On This Day: Margaret St Clair

22 November 2016

On this day, twenty-one years ago, Margaret St Clair died.

Her science fiction career began with ‘Rocket to Limbo’for Fantastic Adventures in November 1946, and she became a prolific writer of short fiction during the next decade and a half – both under her own name and under the pseudonym Idris Seabright. As The Encyclopedia of Science Fiction notes:

The Idris Seabright stories appeared almost exclusively in The Magazine of Fantasy and Science Fiction, beginning with “The Listening Child” (December 1950 F&SF) and ending with ‘Graveyard Shift’ (February 1959 F&SF): St Clair became temporarily better known for these than for the works published under her own name. They were smoother-textured than her pulp adventures and oriented more towards Fantasy, even Slick Fantasy in tales like ‘The Man Who Sold Rope to the Gnoles’ (October 1951 F&SF), and were less confrontational than her signed work.

So well-received were her Seabright stories that F&SF editor Anthony Boucher once uipped that Margaret’s husband, Eric St Clair, was ‘enviably married to two of my favourite science fiction writers’.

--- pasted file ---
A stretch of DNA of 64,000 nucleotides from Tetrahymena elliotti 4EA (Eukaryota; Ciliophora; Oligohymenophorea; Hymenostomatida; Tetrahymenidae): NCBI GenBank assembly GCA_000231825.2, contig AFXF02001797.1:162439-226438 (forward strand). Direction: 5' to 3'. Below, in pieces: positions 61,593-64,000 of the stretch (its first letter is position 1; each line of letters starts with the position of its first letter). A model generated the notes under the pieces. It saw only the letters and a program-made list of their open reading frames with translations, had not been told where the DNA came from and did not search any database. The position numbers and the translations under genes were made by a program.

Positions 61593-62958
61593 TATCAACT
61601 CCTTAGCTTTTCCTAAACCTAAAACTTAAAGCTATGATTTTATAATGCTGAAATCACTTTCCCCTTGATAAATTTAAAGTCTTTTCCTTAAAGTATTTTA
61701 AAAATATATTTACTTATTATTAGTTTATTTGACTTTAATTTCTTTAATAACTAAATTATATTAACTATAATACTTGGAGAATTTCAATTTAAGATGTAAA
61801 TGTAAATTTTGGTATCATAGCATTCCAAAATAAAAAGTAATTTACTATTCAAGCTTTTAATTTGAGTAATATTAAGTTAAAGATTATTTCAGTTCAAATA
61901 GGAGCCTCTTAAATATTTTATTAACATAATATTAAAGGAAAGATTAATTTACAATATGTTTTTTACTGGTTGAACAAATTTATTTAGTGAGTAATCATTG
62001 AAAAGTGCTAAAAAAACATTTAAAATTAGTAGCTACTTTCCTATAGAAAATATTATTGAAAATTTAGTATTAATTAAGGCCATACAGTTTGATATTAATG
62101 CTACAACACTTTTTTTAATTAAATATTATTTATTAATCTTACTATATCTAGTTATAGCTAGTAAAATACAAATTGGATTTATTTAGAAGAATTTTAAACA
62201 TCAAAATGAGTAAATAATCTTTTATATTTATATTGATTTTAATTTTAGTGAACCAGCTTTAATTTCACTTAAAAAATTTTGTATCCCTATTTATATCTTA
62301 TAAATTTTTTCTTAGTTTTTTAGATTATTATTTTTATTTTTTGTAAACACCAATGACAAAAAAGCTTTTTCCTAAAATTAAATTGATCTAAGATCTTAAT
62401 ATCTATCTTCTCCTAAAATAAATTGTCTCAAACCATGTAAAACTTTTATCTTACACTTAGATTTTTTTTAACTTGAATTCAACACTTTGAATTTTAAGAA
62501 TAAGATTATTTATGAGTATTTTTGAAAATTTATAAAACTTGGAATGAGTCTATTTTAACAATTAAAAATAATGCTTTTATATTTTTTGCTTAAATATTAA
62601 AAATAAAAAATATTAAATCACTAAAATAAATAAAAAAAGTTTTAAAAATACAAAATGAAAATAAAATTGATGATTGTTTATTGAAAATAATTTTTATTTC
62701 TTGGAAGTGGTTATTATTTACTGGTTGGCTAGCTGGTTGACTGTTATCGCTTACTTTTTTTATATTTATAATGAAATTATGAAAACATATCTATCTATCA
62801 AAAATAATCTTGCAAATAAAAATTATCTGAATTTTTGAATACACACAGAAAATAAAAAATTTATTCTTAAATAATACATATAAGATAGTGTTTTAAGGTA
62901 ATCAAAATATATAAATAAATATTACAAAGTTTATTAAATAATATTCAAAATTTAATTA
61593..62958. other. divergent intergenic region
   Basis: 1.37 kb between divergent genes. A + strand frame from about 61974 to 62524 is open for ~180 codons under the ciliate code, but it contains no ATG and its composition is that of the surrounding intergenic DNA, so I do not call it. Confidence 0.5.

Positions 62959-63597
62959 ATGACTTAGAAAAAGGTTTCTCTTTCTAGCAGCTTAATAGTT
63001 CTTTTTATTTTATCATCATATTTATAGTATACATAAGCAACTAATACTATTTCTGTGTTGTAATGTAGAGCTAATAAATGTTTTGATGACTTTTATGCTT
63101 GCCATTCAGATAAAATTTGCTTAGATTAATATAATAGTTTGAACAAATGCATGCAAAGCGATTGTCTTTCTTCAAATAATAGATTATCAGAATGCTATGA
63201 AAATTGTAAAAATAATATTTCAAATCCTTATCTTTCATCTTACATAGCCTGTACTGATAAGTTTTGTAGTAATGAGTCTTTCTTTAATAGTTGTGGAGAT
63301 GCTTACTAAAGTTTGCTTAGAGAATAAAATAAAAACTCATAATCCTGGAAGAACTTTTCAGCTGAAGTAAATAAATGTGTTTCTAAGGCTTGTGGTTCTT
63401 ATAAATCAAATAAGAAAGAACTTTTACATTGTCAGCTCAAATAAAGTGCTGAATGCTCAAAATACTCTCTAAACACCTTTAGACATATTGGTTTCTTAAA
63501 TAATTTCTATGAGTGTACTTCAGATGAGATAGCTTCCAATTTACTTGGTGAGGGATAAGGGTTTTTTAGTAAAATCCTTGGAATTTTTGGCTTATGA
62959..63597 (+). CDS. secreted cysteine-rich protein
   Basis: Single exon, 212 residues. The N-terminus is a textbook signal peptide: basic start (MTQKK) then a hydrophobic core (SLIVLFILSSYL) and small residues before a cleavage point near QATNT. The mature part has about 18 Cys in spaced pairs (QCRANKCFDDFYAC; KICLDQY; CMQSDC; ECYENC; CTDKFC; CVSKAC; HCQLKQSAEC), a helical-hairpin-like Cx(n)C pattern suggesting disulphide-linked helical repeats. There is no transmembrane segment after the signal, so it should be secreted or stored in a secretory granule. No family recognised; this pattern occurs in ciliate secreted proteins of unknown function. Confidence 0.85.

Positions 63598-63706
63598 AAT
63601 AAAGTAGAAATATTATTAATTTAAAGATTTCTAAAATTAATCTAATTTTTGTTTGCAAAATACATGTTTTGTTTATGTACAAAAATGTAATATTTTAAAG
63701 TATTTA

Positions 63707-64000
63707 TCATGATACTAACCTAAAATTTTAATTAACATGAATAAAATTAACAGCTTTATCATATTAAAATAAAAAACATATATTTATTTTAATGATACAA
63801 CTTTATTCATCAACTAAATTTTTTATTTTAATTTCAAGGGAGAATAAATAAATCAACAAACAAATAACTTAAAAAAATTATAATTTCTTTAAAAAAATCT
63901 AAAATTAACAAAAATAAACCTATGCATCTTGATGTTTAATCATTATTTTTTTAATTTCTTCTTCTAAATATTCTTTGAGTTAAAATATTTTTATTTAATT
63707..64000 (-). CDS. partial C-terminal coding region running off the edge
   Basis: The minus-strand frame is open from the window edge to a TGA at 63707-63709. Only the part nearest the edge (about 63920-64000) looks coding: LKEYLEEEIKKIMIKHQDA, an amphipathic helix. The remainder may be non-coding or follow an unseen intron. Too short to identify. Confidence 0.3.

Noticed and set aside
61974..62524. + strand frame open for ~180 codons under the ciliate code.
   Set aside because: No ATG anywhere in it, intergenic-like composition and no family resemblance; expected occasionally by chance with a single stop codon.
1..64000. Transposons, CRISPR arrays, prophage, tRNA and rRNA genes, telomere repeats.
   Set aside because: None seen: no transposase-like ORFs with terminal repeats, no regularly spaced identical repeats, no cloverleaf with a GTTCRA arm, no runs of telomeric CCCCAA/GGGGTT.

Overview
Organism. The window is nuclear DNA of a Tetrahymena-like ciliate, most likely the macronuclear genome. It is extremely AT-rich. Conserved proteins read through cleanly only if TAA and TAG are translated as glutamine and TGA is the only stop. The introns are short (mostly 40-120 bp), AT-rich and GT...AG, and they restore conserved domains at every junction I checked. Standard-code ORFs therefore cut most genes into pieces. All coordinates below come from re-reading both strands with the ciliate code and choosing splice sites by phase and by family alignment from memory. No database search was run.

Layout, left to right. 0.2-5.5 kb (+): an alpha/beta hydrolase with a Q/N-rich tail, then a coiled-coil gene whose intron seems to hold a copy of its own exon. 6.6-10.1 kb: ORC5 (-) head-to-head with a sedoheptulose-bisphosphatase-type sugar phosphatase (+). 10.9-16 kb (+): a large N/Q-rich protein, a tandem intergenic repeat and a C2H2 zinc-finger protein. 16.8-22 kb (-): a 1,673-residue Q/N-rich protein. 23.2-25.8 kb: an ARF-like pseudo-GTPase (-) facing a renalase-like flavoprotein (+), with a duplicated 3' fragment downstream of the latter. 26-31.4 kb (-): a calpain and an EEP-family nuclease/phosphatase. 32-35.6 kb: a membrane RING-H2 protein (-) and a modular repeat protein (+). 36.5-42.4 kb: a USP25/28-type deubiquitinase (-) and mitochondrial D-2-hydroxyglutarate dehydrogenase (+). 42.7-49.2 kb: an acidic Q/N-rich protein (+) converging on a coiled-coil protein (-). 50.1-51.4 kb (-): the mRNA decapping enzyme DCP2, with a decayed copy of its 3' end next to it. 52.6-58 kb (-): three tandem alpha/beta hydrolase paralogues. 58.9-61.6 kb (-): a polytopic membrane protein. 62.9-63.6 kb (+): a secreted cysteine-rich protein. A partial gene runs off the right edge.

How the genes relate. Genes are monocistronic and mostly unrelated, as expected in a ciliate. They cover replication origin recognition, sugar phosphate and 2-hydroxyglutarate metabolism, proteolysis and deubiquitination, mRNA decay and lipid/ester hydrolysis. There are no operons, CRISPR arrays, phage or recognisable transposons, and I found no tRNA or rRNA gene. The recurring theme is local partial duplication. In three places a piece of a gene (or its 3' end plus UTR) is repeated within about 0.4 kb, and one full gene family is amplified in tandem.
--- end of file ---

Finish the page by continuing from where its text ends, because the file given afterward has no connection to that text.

After which (informative, we hope) preamble, we are delighted to announce that SF Gateway has acquired rights in Margaret St Clair‘s eight novels:

1. Agent of the Unknown
2. The Green Queen
3. The Games of Neith
4. Sign of the Labrys
5. Message from the Eocene
6. The Dolphins of Altair
7. The Shadow People
8. The Dancers of Noyo

and three collections:
1. Three Worlds of Futurity
2. Change the Sky and Other Stories
3. The Best of Margaret St Clair

We are busily gathering scanning copies and will be publishing as soon as we can in the New Year.

About Darren Nash

I’m Digital Publisher at Gollancz, responsible for the SF Gateway and SF Masterworks. Digitally, I can be found here, on Twitter at @SFGateway (officially) and @thenashmeister (unofficially). In meat space, I operate from a secret base inside a dormant volcano, on a remote pacific island that – mysteriously – doesn’t appear on any official maps. Possibly.

View all posts by Darren Nash → This entry was posted in Anniversaries, Authors, News and tagged , , , . Bookmark the permalink.

One Response to On This Day: Margaret St Clair

  1. Such a good author, and often overlooked. Thank you!

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